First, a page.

“Having a poor social network is as bad for your health as smoking two packs of cigarettes a day,” states Matthew Lieberman in his book, “Social: Why Our Brains are Wired to Connect”. Lately, I’ve been picking up this pattern of importance in neuroscience books. TLDR: A lack of social connections is dangerous to health.
I’ve been researching what tends to keep people healthy versus what tends to increase risk for depression and declining health. Lieberman states that people are becoming increasingly disconnected from one another in the modern world. Yet, humans are social beings, wired to be around others since the beginnings of time. We banded together to survive – to hunt together, share community work and live in the safety of numbers. If someone was sequestered from the group, it was a signal that something was wrong. Even today, quarantining is used as a form of punishment. Studies have shown that not only is the risk of depression increased for those who are isolated, but it also increases the chance of an early death as well as dementia.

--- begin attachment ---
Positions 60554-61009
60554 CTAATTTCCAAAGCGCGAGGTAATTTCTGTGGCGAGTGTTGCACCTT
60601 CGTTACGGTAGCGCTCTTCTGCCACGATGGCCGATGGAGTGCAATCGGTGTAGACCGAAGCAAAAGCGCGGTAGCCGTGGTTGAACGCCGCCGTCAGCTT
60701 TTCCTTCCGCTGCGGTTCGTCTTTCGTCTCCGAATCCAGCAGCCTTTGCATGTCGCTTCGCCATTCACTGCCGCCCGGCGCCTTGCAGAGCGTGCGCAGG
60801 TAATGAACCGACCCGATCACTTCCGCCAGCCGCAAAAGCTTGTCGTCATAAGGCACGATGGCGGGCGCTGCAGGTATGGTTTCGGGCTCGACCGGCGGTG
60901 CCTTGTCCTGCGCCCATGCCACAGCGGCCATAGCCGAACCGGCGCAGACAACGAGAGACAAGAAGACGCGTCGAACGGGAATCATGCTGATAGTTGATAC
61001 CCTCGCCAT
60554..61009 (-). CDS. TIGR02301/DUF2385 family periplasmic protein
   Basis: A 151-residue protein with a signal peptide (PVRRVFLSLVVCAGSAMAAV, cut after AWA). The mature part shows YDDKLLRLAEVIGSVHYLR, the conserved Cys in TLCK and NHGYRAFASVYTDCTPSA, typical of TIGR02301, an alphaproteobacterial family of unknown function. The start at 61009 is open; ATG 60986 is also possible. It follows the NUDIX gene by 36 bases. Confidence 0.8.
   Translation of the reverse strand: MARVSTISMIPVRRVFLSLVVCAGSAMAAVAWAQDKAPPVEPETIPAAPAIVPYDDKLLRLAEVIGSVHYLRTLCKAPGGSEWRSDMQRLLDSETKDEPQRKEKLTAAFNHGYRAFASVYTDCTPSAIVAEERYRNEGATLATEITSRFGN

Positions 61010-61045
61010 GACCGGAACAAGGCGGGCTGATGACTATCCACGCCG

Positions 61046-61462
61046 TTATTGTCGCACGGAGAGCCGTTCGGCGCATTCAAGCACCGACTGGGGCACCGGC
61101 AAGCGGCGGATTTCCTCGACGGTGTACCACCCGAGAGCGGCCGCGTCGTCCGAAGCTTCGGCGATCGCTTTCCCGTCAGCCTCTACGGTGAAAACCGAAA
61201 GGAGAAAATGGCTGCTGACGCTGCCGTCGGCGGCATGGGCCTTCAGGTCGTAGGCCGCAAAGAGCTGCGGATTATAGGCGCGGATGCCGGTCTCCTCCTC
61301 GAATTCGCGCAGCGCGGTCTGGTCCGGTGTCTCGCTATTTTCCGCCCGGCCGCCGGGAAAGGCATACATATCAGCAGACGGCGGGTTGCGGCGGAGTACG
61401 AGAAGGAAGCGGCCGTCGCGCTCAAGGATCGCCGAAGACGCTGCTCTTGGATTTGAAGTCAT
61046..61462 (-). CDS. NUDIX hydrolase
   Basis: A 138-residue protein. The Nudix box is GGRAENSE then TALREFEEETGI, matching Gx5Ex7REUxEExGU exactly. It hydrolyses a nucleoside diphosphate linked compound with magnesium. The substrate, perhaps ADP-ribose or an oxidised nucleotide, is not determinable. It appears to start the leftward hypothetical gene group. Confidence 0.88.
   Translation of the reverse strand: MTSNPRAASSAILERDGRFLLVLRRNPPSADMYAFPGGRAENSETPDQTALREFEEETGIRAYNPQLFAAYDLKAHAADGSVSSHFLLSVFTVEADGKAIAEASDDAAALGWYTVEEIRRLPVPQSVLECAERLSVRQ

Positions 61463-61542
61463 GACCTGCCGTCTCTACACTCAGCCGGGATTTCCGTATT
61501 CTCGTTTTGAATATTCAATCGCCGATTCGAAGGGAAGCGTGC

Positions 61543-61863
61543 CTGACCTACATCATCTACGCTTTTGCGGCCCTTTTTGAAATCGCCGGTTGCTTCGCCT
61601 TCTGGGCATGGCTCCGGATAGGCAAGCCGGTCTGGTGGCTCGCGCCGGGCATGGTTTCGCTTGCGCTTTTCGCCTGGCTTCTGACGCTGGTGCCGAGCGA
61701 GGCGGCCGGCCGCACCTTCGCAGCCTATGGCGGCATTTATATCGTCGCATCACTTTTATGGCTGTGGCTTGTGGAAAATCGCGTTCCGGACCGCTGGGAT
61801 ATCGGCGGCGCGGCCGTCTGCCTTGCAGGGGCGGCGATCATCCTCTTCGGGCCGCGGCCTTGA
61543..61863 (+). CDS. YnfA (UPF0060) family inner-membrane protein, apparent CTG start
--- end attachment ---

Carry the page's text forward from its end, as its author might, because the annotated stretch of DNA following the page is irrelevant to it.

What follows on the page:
When we feel down it is often contradictory because we don’t feel like doing the things that may help the most. Being around others is one example. But according to author and psychology professor/researcher Dr. Steve Ilardi, sometimes literally just being in the presence of people can help lift mood. Go to a café, take a walk at the mall. Go to a group run. Do work you were going to do anyway in a place where others are present.
And, research on social connectedness shows that it’s quality over quantity. Alex Korb, in his book, “The Upward Spiral”, writes that someone who has five people in whom they can confide is in a better position than an individual with 1,000 Facebook friends who feels they have no one they can really trust.
How would you rate your social connectedness? Is it something you’d like to improve?